Read a Pacific Northwest, liberal perspective on world, national, and local politics. From majestic Redmond, Washington - the Northwest Progressive Institute Advocate.

Monday, September 29, 2008

Bailout: What's next

According to George Stephanopolous, Congress isn't trying to craft a new plan after defeating the bailout today. Rather, the plan seems to be to twist arms and exert political pressure to pass the same plan, or just dress it up in different clothes and hope that the American people don't notice.

Option 1 is to guilt members of the House into voting for the bailout bill when the markets open and start tanking tomorrow. Think Wall Street operatives might make the market tank in order to get a handout from Congress?

Option 2 is to let the Senate pass the bailout first. If the Senate passes the bailout, then pressure is brought to bear on House members to take action on the bailout. If it looks like garbage and smells like garbage, then it is garbage. Don't tell the American people that the putrid stench we smell is actually filet mignon.

Option 3 is to make a few changes to the bill to get enough votes to pass it. I like to call this the "Lipstick on a Pig" option.

Option 4 is to get support for the bailout from more Democrats. So it goes, you'd get the $700 billion plus economic stimulus, plus home heating oil and food stamp assistance, plus infrastructure investments and unemployment insurance spending. In reality, this sounds like a Republican strategy to pin the largest spending bill in history on Democrats, ensuring no affordable, quality, universal health care, no action on climate change, and no spending on programs that actually benefit people under a potential Obama Administration, so that they, the Republicans can continue to make a case for "drowning government in a bathtub."

None of these options that Stephanopolous is reporting are acceptable.

I'm with David Sirota.
Anyone who thinks we should pass the $700 billion bailout bill as is needs to answer a simple question: How does handing over $700 billion to Wall Street help the economy any more than, say, handing over $700 billion to homeowners, or spending $700 billion on a New Deal-style full employment program? In fact, you have to answer an even simpler question: How is handing over $700 billion to Wall Street a BETTER way to save the economy than helping homeowners or investing in the economy? Or how about substantively answering why you think giving $700 billion to Wall Street will help solve this problem, rather than make it worse - and by "substantively," I don't mean simply saying that some other "expert" said it would save the economy, I mean actually making a substantive, logical argument.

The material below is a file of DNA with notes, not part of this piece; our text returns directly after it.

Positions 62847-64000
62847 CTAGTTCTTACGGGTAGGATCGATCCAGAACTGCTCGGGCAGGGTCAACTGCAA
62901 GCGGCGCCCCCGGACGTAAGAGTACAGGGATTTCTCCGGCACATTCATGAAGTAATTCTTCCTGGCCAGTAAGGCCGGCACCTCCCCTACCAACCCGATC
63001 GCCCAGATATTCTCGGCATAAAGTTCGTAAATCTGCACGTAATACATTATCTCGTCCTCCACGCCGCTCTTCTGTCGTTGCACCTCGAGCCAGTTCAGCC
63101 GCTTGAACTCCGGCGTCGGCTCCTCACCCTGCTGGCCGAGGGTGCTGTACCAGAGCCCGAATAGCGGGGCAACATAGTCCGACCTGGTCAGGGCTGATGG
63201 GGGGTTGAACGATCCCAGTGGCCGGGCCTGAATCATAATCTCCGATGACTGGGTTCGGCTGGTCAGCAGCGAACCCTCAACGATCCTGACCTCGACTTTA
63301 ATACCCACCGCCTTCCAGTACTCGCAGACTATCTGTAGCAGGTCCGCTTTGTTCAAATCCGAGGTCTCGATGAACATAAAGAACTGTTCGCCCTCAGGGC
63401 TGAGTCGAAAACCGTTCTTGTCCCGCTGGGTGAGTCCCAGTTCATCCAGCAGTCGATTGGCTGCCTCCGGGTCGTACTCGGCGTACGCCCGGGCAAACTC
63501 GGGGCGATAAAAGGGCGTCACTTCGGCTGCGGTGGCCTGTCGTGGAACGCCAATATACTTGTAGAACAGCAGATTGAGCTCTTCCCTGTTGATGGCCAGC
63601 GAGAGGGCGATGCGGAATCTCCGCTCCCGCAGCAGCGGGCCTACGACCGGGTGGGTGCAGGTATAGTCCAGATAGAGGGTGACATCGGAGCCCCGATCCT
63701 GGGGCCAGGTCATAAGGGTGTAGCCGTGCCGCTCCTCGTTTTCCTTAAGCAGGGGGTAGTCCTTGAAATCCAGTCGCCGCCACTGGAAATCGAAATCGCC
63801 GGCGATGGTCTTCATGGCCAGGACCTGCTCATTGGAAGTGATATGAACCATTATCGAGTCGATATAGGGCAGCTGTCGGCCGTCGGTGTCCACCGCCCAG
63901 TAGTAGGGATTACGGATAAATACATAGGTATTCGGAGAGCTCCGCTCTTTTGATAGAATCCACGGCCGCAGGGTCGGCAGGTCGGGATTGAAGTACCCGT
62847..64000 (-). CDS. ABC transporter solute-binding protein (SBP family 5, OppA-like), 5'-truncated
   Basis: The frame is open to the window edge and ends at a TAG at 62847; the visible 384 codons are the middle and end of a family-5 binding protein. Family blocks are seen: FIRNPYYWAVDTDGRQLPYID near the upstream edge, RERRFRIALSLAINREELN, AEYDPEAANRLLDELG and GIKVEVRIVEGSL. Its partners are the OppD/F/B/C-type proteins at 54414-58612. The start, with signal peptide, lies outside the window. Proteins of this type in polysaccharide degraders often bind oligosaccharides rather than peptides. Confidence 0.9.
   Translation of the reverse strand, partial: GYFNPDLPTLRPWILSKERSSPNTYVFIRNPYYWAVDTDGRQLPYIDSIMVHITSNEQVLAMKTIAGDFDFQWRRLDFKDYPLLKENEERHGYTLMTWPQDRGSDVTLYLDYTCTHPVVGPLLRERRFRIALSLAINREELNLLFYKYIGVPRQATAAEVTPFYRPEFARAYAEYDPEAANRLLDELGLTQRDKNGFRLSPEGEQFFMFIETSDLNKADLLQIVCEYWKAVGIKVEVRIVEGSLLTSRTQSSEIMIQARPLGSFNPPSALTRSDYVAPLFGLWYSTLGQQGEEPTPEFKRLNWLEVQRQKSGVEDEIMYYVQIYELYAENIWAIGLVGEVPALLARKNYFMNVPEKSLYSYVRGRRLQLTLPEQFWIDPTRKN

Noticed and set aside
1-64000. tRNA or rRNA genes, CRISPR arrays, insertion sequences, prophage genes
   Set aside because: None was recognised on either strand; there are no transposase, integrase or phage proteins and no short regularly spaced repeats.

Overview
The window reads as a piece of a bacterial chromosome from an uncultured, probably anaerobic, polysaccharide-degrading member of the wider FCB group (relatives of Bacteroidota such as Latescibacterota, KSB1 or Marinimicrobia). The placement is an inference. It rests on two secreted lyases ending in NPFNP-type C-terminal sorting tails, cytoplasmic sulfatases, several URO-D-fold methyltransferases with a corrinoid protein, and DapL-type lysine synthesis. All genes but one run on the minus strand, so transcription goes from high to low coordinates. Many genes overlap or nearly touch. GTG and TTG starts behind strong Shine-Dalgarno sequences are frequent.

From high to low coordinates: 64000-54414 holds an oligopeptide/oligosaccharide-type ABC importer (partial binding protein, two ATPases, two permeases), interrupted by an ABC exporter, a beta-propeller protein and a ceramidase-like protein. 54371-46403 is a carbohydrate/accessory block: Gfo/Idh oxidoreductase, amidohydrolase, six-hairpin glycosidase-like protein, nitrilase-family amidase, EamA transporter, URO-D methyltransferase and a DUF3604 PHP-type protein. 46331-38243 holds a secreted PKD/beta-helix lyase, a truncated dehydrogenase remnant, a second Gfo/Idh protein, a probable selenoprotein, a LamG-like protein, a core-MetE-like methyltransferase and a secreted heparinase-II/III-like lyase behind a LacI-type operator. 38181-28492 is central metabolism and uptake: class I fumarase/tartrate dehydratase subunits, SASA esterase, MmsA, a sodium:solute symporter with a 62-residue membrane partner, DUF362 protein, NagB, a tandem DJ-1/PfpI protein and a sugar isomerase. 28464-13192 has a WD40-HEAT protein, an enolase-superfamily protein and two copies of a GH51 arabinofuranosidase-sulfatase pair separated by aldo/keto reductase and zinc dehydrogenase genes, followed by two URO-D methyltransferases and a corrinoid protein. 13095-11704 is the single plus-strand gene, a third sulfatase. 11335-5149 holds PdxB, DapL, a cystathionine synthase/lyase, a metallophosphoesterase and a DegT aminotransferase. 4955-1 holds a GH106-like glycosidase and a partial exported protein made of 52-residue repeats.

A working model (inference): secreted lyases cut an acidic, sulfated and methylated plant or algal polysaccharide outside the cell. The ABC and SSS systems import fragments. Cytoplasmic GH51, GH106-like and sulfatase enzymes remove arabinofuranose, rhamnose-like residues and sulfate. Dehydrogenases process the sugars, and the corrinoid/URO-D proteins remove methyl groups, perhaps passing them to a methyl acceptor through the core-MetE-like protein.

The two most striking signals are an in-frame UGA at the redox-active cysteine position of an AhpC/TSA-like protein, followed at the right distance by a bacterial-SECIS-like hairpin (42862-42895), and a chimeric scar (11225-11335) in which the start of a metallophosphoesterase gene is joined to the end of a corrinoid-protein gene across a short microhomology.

I'd say being able to answer basic questions should be a prerequisite for spending 5% of our economy.

Contact your member of Congress and ask them to go back to the drawing board and pass a plan that includes re-regulation, New Deal style economic stimulus, bankruptcy reform, homeowner aid and a speculators' tax.

Continue to bombard your members of Congress with calls and letters. Make them answer the question, especially if they voted yes today.

If this truly is the crisis that we're being told it is, then the Bush Administration owes us answers. Members of Congress who are being briefed on the crisis need to give us answers. They work for us.

Memo to Congress: Don't approach us with a plan hatched over a few days, tell us the sky is falling, and then expect us to engage in an unprecedented corporate giveaway. We're not going to take it.

If these problems are as dire as we're told they are, then they require a well-thought out response.

To our readers: Continue to bombard your members of Congress with calls and letters. Make them answer the question, especially if they voted yes today, and demand accountability, transparency and an end to corporate greed that even Gordon Gecko couldn't have conceived.


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